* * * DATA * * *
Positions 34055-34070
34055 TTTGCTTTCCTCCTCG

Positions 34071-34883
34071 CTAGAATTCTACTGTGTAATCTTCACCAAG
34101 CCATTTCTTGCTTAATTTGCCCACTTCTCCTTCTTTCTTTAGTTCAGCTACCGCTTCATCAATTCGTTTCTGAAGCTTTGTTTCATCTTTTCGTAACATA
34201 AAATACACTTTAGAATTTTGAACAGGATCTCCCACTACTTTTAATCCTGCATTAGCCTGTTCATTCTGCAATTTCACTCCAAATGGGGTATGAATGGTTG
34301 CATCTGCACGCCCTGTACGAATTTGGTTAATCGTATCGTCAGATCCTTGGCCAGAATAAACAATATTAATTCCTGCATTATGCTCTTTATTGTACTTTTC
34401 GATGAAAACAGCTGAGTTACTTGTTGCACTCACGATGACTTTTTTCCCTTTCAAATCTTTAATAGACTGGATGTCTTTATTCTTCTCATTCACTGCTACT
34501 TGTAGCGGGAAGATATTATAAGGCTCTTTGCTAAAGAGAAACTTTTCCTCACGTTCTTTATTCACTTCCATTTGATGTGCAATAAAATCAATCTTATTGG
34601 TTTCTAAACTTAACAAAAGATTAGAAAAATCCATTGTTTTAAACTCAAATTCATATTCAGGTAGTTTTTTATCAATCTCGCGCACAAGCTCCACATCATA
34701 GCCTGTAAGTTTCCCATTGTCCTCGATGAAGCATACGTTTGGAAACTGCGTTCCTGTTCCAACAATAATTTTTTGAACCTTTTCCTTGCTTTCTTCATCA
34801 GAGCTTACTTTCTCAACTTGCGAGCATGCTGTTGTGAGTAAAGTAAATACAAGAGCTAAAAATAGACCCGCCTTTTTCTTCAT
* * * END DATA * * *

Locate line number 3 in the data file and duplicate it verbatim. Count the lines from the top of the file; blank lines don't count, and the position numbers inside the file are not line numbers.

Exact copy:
Positions 34071-34883